An internationally renowned whistleblower who exposed the spread of HIV and hepatitis at blood centers in rural China died while hiking in September near Salt Lake City.

Shuping Wang’s family and friends describe her as gregarious, generous and so happy that many who befriended her in Utah weren’t aware of her dramatic story: that she fled Henan province after she said officials there beat her, smashed her lab and tried to destroy her research into the lucrative plasma centers that were not taking the proper safety precautions.

Her life story has even been turned into a play that premiered in September in London.

"She was like Joan of Arc," said her husband, Gary Christensen.

Wang, 59, died Sept. 21, apparently from a heart attack while she was hiking with a group of friends on the Mount Aire Trail in Mill Creek Canyon, Christensen said.

Wang left China in 2001 and moved to Wisconsin, said David Cowhig, after controversy over her findings in Henan came to a head. Cowhig was stationed in Beijing to report to the U.S. State Department on Chinese public health issues in 1996 — a year after Wang had reported egregious practices in rural plasma centers.

(Photo courtesy of Gary Christensen) Shuping Wang, 59, died on Sept. 21 of an apparent heart attack while hiking in Mill Creek Canyon. Wang in 1995 exposed egregious practices that spread HIV and hepatitis in for-profit blood and plasma centers in rural China. She moved to the United States amid retaliation.

Wang had collected blood samples from villagers who had sold plasma to for-profit collection centers that were reusing and not adequately cleaning equipment, Cowhig said. She found the rate of hepatitis C infection among blood sellers was more than 40%, according to her 1995 report, which Cowhig translated.

The infection rate among the rest of the population was less than 1%.

Meanwhile, the rate of HIV infection among blood sellers was 15%, Wang wrote. But not a single case of HIV was found in the rest of the local population.

When Wang reported her findings to a local health official, she said, he was initially grateful. But when she followed up two weeks later, he was dubious and demanded further testing, Wang wrote in a 2012 article for the publication China Change.

But no funding was provided, and, on a trip to Beijing, Wang learned that retesting her 55 HIV-positive samples would cost thousands of dollars she didn’t have.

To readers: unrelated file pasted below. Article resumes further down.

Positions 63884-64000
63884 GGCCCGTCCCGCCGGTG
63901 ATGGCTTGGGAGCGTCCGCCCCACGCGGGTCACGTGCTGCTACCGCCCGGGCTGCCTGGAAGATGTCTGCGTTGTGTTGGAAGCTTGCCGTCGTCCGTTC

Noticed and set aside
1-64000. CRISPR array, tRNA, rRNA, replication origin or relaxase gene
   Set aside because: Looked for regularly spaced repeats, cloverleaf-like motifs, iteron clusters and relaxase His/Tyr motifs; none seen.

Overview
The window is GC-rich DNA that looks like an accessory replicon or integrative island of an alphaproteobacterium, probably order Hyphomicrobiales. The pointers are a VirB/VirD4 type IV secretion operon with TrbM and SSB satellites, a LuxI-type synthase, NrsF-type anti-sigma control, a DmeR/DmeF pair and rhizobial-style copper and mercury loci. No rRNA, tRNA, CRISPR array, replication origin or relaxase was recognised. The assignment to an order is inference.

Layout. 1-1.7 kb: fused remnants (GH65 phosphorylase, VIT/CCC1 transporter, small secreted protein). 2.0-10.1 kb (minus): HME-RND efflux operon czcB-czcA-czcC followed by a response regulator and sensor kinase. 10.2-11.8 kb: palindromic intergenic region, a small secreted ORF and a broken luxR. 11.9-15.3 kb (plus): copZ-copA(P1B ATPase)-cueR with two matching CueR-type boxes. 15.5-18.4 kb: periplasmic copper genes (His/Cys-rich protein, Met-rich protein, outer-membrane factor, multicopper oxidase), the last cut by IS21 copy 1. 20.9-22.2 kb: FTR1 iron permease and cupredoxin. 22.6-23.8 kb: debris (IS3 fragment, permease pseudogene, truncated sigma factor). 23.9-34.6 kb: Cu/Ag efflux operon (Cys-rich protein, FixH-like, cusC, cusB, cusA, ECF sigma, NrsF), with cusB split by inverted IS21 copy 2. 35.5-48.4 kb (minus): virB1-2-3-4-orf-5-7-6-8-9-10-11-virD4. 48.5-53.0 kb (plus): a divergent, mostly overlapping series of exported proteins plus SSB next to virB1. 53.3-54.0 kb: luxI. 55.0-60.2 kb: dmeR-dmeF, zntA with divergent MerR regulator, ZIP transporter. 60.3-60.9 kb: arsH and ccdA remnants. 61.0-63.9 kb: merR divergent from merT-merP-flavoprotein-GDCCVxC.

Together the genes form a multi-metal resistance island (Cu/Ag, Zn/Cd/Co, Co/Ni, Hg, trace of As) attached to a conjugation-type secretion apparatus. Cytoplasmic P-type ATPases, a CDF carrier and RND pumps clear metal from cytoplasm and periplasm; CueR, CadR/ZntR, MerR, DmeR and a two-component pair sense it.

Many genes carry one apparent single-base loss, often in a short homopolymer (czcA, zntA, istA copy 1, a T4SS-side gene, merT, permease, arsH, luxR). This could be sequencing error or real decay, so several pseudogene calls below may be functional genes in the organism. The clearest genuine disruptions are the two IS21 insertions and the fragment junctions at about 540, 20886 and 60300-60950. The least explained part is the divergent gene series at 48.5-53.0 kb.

"I left in dejection," Wang recalled.

She then bumped into an epidemiologist who had mentored her earlier in her career, Cowhig said. The professor was alarmed by Wang’s findings and promptly ordered tests that confirmed their accuracy to at least 95 percent certainty, she wrote.

National health officials praised Wang’s work as a lifesaving discovery, she wrote. Administrators at multiple blood centers later were arrested, and, the following year, all of the blood and plasma collection centers in China were closed temporarily for “rectification,” she wrote. HIV testing was implemented.

(Photo courtesy of Gary Christensen) Shuping Wang, 59, died on Sept. 21 while hiking in Mill Creek Canyon. Wang in 1995 exposed egregious practices that spread HIV and hepatitis in for-profit blood and plasma centers in rural China. She moved to the United States amid retaliation. This photo was taken in winter 2019 in Mill Creek Canyon.

But back home, she was not praised. Her local health department accused her of causing an “earthquake," she recalled. Authorities there tried to alter her report, Wang wrote. Later, she said, a retired local official appeared at her office with a baton and began smashing lab equipment; when she got in his way, he beat her, too.

At a subsequent conference on AIDS prevention, provincial officials angrily discussed “the man” who had gone straight to Beijing with the damning test results, rather than letting local officials handle the problem.

"I’m the ‘man,’ " Wang announced. She was forced out of the conference, she said, and her testing center was closed.

"Go home to take care of your husband," she recalled health officials admonishing her.

Wang said she continued to work for no pay with villagers who had become infected with HIV, or, as villagers called it, “guai bing” — “strange disease,” Cowhig said. She also remained in contact with health authorities in Beijing, and gradually came to trust Cowhig with her findings.

"She told me things that could get her put in jail," Cowhig said.

Her first husband was ostracized at his job and the couple eventually split up, Christensen said.

Wang decided to leave the country, taking a job at a blood lab in Wisconsin, where she met and married Christensen. Her daughter joined her, as did a niece and nephew, whom the couple adopted. In 2005, they moved to Utah, where Wang worked at the University of Utah and was an enthusiastic hiker, Christensen said.

The family occasionally got word that relatives and former colleagues in China were harassed over Wang’s work, usually after she had talked to a journalist or written an article about her findings, Christensen said.

(Photo by Jessie Cowhig) Gary Christensen and Shuping Wang visit London in September 2019.

This year, Christensen said, security officers of some sort had visited her contacts in Henan to pressure Wang to call off a play that was being produced in London, depicting her achievements in China and the fallout for her family there.

Instead, Wang attended the premiere of “The King of Hell’s Palace,” written by Cowhig’s daughter, Frances, barely two weeks before she died.

In an interview with the theater, Wang said:

“Speaking out cost me my job, my marriage and my happiness at the time, but it also helped save the lives of thousands and thousands of people."

(Photo by Jessie Cowhig) Gary Christensen and Shuping Wang visit Great Missenden, United Kingdom, in 2019.